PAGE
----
Every degree counts. But, this is only an i5, it’s only running at 3.4GHz, and it can’t be overclocked. Plus, the TDP is only 65 watts, so this isn’t a hot chip to begin with. If you don’t believe me, I’ll cover the CPU temperatures in the benchmark video to put your mind at ease. Next up, I installed the memory. Sticks go in, retention clips set themselves, and all is well. Once the memory was in place, I reattached the Gammaxx 400’s fan to the heatsink and plugged it in to the motherboard’s CPU fan header. Finally, I installed the Crucial MX300 SSD. If you’ve never held an m.2 SSD before, they’re tiny. Only a little bit bigger than a USB thumb drive. The thing I love most about them, though, is the fact that you don’t have any extra cables to deal with; power and data come right through the motherboard slot. I secured it with the tiny m.2 screw, and motherboard assembly was complete. Next up, case assembly. The Fractal Design Core 1500 comes with some great features, but the one that immediately stood out was the adapter for the motherboard standoffs: it lets you use a standard Phillips head screw driver to tighten them down.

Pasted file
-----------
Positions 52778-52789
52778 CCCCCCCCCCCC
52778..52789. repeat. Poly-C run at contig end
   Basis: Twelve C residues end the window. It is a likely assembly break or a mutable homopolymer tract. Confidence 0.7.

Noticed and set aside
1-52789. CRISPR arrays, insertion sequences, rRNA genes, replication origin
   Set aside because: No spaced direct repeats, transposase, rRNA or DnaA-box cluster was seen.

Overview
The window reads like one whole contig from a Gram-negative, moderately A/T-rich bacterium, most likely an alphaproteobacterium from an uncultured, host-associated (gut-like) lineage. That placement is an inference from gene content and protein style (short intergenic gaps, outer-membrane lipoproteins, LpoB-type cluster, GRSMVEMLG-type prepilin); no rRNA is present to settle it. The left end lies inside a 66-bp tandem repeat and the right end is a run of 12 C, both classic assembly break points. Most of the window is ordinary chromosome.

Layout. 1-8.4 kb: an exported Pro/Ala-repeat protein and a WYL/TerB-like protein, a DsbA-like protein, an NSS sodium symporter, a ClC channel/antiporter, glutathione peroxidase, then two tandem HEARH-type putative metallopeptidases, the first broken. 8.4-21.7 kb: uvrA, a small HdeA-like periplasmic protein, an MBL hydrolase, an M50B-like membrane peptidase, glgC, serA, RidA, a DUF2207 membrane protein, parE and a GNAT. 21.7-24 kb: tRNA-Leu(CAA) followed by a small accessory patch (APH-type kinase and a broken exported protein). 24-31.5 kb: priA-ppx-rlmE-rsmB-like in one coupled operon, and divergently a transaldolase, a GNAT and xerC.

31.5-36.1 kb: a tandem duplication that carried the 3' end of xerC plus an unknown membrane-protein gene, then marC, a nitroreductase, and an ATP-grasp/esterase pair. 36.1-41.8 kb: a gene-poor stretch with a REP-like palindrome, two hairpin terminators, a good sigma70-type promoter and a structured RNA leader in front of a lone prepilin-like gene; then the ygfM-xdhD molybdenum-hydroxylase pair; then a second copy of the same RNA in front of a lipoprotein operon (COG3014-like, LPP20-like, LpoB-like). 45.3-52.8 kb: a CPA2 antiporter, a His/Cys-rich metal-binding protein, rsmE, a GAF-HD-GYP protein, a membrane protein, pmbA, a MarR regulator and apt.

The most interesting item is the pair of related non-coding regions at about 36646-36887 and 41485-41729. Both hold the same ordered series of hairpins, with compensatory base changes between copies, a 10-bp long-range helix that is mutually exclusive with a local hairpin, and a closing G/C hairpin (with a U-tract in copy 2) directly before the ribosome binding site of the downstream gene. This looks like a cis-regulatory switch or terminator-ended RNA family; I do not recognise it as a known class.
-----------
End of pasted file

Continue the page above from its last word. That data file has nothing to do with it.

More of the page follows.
That’s a really nice touch. Once the standoffs were in place, I popped the I/O shield into the back of the case and installed the motherboard. With most of the components already installed, it’s just a matter of lining up the mounting holes with the standoffs. While putting in the screws I got interrupted by a knock at the door: my RX 550 had arrived. Benchmark video soon. After that, I finished installing the motherboard screws, then took out the expansion slot covers for the RX 480. I lined it up with the slot, secured the retention clip, and reinstalled the screws. Finally, I installed the SeaSonic M12II 620W power supply in the bottom of the case. I had to turn it upright because there’s a bit of space between the power supply and the motherboard tray – the screws didn’t line up with the case when it was on its side. Because I’m only going to using the motherboard to control the fans, I removed the Core 1500’s fan controller wires.